Berkshire Radon Technologies LLC

We follow the EPA suggestion of using a “phased approach.” In “Phase I,” we design the system to offer a reasonable potential of achieving sufficient reduction of radon levels. If after testing we find the radon is still too high, we go to “Phase II.” This often means adding another suction point or using a larger fan — for instance, if the slab is laid directly over dense native soil and we need to increase the vacuum field.

Please call us to schedule a site visit and get a written proposal for a mitigation system in your home.

Phase I.

• Basic active sub-slab soil depressurization mitigation, outdoor run.This assumes a typical empty unfinished basement or crawlspace; bare concrete floor and walls; a minimum of 4 inches of 3/4” washed stone under slab; no coverings on floor, wall or ceiling. We use a 3” vent pipe (schedule 40 PVC) exiting through single or double band joist. Price includes up to two suction points (see Phase II below for description of suction point) and standard fan. Call for price.

• Basic system as above, indoor run. The vent pipe is run through the house and out the roof, as a plumbing stack would look, with the fan located in an unlivable attic space. The pipe can run through closets or in a corner of a room and then be boxed in. Carpentry work necessary to box in our work would be the client’s responsibility. Call for price.

Below are additional site jobs added to one of the choices above:
• Installing radon-retardant membrane on dirt or stone floor in basement
or crawl space, or otherwise sealing exposed soil or rock. Call for price.
• Finished basement work penetration: penetration access for vent pipe
in stud wall, sheet rock, finished ceiling, or carpeted floor.Call for price.
• Beam or log band joist penetration, per hole Call for price.
• Concrete or block wall penetration, per hole Call for price.
• Floor drain modification: installation of a Dranjer, which allows water in the
basement to drain out the floor drain as usual but inhibits radon gas from
entering the house. Call for price.
• Sump pit or curtain drain modification and depressurization Call for price.

Phase II:

If Phase I fails to reduce radon levels to an acceptable level –
Often necessary when there is: large slab size, grade beams, footings,
impermeable soil under the slab (gravel or compact dirt - see photos at right), different levels or rooms.
• Additional suction points (pressure field extension). This includes cutting
the concrete floor, removing sub-surface material forming a vacuum sump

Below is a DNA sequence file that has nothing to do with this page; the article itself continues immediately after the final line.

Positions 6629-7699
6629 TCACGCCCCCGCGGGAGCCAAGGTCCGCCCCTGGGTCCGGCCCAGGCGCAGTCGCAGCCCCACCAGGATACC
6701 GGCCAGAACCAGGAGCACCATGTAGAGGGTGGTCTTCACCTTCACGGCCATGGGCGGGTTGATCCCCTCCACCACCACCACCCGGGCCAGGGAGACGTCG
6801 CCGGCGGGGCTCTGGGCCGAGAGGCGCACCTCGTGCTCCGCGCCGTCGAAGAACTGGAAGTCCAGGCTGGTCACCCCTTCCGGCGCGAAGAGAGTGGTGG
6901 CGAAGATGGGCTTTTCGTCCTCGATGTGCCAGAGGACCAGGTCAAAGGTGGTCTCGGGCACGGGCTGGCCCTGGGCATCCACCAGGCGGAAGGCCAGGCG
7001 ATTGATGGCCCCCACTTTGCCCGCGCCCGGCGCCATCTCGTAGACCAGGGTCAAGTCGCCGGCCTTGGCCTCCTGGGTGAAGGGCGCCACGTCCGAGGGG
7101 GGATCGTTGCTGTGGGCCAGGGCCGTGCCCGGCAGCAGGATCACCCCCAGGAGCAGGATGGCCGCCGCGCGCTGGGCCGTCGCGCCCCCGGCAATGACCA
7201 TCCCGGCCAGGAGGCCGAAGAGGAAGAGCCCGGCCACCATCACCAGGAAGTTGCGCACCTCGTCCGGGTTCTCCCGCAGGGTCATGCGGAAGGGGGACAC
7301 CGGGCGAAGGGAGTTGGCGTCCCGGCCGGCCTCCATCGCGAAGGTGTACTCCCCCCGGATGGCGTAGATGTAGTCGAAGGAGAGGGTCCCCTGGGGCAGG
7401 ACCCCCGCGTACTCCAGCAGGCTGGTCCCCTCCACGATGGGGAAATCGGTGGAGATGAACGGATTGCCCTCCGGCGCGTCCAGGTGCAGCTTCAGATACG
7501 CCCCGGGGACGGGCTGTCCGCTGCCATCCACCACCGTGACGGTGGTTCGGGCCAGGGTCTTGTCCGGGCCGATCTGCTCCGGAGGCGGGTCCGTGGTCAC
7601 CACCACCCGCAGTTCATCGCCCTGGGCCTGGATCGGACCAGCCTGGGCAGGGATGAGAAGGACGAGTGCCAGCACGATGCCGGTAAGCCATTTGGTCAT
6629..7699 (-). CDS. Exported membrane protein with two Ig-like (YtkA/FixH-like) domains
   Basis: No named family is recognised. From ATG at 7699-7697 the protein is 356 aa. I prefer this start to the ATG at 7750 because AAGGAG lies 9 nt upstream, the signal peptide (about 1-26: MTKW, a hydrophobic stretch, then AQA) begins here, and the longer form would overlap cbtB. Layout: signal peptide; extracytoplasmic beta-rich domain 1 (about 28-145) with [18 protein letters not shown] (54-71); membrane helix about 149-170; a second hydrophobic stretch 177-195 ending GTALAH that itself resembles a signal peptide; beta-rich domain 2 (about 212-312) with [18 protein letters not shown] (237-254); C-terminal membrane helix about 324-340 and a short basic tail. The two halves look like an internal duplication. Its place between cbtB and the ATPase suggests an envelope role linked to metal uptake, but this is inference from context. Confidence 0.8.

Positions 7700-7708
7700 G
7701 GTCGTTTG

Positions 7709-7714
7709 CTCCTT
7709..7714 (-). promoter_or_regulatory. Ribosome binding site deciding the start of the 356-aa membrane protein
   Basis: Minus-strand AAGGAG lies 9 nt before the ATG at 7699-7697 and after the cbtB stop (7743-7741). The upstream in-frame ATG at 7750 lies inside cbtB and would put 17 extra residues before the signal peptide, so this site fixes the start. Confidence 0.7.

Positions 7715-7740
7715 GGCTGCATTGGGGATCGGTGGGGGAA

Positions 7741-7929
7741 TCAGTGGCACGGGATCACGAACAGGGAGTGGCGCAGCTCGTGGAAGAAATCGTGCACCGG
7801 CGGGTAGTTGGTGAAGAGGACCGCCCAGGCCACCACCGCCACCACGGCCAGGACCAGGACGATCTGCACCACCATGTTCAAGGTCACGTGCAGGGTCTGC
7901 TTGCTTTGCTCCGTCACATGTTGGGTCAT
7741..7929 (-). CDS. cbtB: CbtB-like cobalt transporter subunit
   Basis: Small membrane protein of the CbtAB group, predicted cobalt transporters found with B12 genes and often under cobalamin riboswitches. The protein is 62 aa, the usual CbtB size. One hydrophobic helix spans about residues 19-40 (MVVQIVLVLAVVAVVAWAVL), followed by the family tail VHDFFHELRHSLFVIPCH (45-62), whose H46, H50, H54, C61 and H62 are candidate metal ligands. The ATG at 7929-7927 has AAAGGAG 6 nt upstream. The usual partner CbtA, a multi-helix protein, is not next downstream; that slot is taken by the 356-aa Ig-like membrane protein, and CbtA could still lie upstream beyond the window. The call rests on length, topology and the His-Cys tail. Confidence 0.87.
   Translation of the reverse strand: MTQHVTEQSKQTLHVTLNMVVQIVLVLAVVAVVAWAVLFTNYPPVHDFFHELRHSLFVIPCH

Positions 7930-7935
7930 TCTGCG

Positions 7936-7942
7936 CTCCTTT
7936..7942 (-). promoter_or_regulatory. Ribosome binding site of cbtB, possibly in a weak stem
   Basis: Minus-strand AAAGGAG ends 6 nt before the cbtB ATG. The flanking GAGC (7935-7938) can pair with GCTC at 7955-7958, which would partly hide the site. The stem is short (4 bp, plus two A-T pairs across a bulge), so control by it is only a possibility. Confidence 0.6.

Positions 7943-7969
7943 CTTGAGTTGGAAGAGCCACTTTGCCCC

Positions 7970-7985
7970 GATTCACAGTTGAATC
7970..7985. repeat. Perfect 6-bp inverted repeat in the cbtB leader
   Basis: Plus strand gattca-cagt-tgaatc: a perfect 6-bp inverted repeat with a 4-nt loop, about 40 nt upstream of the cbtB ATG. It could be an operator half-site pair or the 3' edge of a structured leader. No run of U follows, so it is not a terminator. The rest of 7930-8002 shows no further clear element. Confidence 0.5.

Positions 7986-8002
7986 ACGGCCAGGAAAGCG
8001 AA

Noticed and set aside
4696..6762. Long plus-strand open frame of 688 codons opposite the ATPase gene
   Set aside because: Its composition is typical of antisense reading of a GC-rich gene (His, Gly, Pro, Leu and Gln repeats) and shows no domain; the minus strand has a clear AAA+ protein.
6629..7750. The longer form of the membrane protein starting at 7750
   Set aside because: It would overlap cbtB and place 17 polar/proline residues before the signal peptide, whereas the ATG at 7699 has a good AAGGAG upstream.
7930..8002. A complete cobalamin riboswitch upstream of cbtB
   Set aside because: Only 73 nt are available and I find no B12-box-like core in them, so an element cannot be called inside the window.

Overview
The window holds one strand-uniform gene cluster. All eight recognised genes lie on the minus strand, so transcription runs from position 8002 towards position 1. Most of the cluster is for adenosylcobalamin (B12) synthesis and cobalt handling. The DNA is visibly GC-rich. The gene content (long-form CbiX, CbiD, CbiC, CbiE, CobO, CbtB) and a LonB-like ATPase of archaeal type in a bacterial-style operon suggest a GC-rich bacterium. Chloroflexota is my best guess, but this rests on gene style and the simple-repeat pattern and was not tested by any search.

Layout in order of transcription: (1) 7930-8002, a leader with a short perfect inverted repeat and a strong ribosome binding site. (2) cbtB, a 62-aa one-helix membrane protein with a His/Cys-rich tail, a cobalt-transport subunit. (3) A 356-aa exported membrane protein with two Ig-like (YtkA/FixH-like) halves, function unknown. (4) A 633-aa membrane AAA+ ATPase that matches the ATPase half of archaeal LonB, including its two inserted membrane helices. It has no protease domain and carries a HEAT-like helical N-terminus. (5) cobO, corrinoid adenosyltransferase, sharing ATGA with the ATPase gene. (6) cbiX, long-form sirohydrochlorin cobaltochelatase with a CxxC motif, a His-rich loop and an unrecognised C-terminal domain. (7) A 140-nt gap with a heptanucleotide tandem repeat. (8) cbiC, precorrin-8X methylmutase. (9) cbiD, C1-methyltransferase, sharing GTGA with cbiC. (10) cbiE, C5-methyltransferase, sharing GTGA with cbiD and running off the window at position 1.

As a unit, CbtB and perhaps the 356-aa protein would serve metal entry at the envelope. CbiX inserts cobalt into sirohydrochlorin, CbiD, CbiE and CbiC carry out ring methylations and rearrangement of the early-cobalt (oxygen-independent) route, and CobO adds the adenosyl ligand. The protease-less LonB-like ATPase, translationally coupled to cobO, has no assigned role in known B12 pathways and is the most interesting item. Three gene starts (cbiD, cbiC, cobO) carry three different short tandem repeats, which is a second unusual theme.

hole (approximately 5 gallons under the slab), installation of vacuum pipe
(schedule 40 PVC), air tight seal and interconnecting system piping. Call for price.
• Larger than standard fan. Call for price.

Radon in Construction

Pre-construction planning for radon
More and more, radon is being considered during the planning and construction stages of home-building. We can lay in perforated piping (preferably on a bed of 3/4" crushed stone) before the slab is poured, with a stubbed-in stem. After completion of the home, a radon test is performed. If there is radon, then the rest of the mitigation system is installed using the pre-installed suction point. Please call for pricing.

Our radon systems are guaranteed for 5 years from date of installation. This guarantee is fully transferable between owners within the five year period.


Fan and vent pipe installed on the outside of house

PVC pipe inside the basement – placed into a hole drilled in the floor, running up the wall and out of the basement to the exterior, where the fan and vent pipe will be attached.

3/4" stone under slab: a good porous material which allows for the creation of a large pressure field under the basement floor

Gravel or native soil under slab: impermeable; may require more suction points or a slightly larger fan to create a pressure field

install_membraneInstalling radon-resistant membrane over stone foundation wall

Radon-resistant membrane covering foundation walls and dirt floor, with pvc piping sealed into the membrane creating a sub-membrane de-pressurization system.

Crawlspace sealed with radon-resistant membrane, and pvc pipe leading out to connect with the rest of the system.

Green perforated pvc pipe laid on top of crushed stone, in preparation for pouring the slab. Note the white stub that will be available later for a radon mitigation system.